If we receive at least 48 hours’ notice of cancellation, you are able to reschedule your appointment within 7 days. If you do not reschedule your appointment in 7 days, or if you do not provide us with 48 hours’ notice of cancellation, we will be unable to guarantee that we can reschedule your consultation and you will not be issued a refund. Kindly note that the consultation, unless otherwise consented to, is specific to only one matter and additional fees apply to discuss further matters. Should you desire written legal opinions, additional fees may apply.

How long is my consultation?

There is no defined length of time for the consultation, as sometimes the central issue or lack of any options can be defined in minutes, and in any case it will not exceed 45 minutes.

Why do I need to provide photo identification for the consultation?

This is a mandatory requirement of the Law Society of Ontario – the body that regulates lawyers. We cannot meet with someone without knowing their identity. Acceptable forms of photo ID include:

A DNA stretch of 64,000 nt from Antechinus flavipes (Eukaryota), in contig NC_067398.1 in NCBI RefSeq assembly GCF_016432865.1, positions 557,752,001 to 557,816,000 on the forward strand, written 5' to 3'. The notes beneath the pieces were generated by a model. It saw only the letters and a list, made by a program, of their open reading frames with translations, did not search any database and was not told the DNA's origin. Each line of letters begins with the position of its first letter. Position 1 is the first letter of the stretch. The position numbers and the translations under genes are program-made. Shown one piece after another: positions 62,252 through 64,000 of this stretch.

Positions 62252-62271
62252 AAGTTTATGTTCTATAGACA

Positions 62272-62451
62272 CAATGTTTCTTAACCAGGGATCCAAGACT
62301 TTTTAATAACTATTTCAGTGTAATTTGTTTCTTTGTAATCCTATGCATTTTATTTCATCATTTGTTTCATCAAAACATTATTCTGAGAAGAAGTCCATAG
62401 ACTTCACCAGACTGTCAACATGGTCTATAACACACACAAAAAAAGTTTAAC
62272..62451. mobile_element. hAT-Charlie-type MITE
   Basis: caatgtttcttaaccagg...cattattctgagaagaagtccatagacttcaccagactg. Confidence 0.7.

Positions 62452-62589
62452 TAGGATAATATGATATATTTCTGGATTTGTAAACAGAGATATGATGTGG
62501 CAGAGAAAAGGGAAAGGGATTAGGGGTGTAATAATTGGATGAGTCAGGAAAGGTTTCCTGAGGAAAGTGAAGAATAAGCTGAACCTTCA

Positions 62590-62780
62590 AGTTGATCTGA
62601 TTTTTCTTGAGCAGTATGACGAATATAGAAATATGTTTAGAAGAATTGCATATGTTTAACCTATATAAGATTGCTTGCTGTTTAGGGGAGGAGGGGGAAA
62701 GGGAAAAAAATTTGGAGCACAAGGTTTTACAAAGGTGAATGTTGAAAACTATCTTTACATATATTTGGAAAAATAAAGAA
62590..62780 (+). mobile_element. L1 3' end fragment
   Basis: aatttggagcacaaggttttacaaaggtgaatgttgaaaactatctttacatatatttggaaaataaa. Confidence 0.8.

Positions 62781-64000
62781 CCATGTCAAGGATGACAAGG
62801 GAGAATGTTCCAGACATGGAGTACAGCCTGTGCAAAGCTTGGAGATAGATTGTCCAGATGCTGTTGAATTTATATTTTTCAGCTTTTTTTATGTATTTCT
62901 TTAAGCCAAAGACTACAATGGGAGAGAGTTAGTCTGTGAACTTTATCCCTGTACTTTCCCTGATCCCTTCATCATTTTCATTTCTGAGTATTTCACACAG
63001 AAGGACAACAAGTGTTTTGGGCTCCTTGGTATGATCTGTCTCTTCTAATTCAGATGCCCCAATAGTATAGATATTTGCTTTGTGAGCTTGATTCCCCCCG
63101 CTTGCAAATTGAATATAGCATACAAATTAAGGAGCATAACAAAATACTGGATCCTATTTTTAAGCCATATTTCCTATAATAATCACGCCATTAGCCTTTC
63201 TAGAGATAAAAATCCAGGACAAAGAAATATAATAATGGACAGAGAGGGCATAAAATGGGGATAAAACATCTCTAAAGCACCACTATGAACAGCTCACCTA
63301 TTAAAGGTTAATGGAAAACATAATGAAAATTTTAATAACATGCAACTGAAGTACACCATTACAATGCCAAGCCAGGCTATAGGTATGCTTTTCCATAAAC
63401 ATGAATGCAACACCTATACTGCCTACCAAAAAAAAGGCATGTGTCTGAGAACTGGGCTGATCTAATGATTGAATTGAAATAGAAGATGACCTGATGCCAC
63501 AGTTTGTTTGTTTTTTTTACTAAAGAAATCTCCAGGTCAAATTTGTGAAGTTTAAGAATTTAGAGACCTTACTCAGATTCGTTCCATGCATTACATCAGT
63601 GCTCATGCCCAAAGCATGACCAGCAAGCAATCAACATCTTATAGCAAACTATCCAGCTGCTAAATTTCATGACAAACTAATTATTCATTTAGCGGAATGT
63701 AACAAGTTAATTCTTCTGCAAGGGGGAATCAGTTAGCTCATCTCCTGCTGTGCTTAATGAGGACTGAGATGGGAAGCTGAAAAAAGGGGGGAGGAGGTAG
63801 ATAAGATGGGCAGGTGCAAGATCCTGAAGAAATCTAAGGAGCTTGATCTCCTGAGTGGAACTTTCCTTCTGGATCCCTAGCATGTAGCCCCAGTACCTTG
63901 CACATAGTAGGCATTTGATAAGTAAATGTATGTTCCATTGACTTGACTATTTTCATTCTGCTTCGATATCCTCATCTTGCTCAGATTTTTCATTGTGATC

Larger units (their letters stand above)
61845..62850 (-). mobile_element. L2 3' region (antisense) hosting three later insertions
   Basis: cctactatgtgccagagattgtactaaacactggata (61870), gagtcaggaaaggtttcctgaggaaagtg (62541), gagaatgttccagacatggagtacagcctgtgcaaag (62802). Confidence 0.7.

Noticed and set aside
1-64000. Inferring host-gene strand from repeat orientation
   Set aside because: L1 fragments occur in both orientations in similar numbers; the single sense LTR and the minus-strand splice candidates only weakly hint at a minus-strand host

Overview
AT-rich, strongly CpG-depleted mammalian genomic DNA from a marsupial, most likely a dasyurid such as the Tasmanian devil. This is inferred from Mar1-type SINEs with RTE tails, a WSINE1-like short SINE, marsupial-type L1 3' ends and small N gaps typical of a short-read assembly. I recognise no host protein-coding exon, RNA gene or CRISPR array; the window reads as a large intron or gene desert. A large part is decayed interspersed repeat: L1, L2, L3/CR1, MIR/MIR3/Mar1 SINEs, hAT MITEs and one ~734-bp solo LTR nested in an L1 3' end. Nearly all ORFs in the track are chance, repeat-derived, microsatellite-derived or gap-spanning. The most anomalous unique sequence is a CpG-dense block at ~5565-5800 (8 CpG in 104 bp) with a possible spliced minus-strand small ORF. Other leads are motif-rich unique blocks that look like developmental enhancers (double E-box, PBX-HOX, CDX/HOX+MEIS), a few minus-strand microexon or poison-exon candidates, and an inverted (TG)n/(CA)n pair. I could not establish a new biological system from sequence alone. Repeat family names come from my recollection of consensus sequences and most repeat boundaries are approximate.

• Driver’s license
  • Passport
  • Citizenship card
  • Birth certificate
Is the consultation confidential?

The Law Society of Ontario mandates the following in relation to client confidentiality:

Confidential Information

3.3-1 A lawyer at all times shall hold in strict confidence all information concerning the business and affairs of the client acquired in the course of the professional relationship and shall not divulge any such information unless

(a) expressly or impliedly authorized by the client;

(b) required by law or by order of a tribunal of competent jurisdiction to do so;

(c) required to provide the information to the Law Society; or

(d) otherwise permitted by rules 3.3-2 to 3.3-6.

All clients, including those attending consultations at Bellissimo Immigration Law Group, should feel assured that any information they divulge will remain strictly confidential.

Does Bellissimo Immigration Law Group offer complementary consultations?